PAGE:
One of the duties of many low-level security guards is access control. These are the guards you see stationed at doorways or information desks; they typically aren't armed and are just there to check IDs and contact police if needed. The guards often have some training in restraining intruders, but mostly, they act as the first level of access permission. Given that description, you might think the job of access control is not that crucial, but it is, and you need to have people in those positions who are good at spotting potential trouble before anything starts.
True Level of Importance
Spotting someone who could be a problem before that person actually tries anything is one of the keys to preventing trouble at a business or residential complex. That calls for skill in reading body language, spotting incongruities between the person's story and what they appear to be doing, and spotting signs that the person may have something extra like a weapon on their body. This is a job that calls for more than someone to sit and check IDs. Find companies like Bar Homes Security & More that have plenty of experience with this.
First Line of Defense on the Property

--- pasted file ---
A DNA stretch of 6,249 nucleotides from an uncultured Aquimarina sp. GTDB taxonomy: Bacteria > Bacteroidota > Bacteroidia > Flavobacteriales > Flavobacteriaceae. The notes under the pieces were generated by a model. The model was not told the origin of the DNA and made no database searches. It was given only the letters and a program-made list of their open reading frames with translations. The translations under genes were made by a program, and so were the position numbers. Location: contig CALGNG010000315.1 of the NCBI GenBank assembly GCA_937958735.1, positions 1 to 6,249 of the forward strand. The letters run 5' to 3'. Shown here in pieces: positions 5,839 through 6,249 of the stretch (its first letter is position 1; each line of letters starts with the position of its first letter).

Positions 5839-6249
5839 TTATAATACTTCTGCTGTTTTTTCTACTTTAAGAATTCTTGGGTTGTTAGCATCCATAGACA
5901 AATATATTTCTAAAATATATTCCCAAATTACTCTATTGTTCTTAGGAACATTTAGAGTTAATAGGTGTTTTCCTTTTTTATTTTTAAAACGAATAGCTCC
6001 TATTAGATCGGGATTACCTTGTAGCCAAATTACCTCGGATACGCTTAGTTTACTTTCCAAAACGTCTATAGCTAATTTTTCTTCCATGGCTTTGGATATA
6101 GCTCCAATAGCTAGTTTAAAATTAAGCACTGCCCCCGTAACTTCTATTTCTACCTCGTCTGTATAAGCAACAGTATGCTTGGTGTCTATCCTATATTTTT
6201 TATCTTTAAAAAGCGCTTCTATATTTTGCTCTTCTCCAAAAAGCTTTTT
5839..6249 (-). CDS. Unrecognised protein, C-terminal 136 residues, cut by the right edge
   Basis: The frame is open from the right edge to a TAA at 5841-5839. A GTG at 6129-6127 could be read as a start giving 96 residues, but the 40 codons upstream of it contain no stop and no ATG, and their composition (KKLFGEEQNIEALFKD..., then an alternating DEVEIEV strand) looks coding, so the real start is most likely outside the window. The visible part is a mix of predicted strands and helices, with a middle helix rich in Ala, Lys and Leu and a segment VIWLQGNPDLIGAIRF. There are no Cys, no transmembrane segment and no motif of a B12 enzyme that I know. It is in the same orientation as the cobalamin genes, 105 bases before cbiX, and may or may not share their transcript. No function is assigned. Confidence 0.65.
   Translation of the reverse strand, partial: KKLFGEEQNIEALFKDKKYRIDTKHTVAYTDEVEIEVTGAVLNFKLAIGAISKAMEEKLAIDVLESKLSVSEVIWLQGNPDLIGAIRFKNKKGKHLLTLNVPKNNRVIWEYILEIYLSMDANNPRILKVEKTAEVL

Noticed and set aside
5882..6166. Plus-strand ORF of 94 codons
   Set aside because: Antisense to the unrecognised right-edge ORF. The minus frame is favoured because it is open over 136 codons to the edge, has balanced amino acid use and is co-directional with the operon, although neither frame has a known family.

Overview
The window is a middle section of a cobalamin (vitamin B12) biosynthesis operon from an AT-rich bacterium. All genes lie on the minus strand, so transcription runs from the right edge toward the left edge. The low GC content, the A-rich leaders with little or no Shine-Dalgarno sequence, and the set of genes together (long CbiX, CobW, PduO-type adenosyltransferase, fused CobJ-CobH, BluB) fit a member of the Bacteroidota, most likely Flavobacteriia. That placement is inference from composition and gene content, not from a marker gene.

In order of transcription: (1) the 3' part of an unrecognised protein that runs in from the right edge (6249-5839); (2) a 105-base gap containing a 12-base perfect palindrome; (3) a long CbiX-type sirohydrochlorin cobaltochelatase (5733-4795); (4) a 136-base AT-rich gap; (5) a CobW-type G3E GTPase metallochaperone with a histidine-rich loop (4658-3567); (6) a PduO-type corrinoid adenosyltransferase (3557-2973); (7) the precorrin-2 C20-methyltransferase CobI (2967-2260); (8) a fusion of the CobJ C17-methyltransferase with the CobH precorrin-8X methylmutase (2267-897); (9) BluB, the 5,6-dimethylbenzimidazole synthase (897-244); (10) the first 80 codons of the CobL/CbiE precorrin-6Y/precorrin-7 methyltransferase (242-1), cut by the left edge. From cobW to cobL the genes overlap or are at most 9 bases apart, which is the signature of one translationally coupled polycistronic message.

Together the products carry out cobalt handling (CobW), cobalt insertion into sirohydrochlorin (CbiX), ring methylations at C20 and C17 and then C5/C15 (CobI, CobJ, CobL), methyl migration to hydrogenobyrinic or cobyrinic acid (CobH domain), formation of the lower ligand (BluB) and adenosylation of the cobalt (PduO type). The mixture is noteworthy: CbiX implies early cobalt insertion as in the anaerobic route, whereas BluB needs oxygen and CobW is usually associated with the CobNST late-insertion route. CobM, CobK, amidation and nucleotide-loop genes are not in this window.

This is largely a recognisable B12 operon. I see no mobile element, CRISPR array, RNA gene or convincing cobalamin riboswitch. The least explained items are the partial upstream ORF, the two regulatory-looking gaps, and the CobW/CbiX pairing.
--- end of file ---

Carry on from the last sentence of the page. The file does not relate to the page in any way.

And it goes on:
A guard who can spot trouble can help prevent that trouble from getting further into the property or from pulling something at the guard desk that could harm anyone nearby. For that reason, you need the guard to be able to call the police and possibly subdue the person early on -- but the guard also has to be able to avoid harming those who are likely not a threat. This can be a difficult choice because sometimes suspicious behavior and plain nerves can show similar behavior (for example, someone in an airport security line who is sweating and nervous could be about to pull something -- or they could be afraid of planes and flying. It takes skill to tell the two apart so the poor kid with anxiety isn't suddenly thrown to the floor by police).
Will There Really Be Time to Call Police?
You also have to realize that there may not be time to call the police, so the guards need to know what actions to take to protect the people and property around the suspect. That requires special training, and some of the best training is practiced by people who have been private security contractors in Israel. With constant threats of bombings and stabbings, guards there have had to become vigilant regarding the actions of the people around them. This skill translates well to access control guarding.
If you need a guard who can help stop trouble before it happens, find people who were trained and who worked as guards in Israel or who received the same type of training here. Those are skills that are invaluable if you want to protect people around you.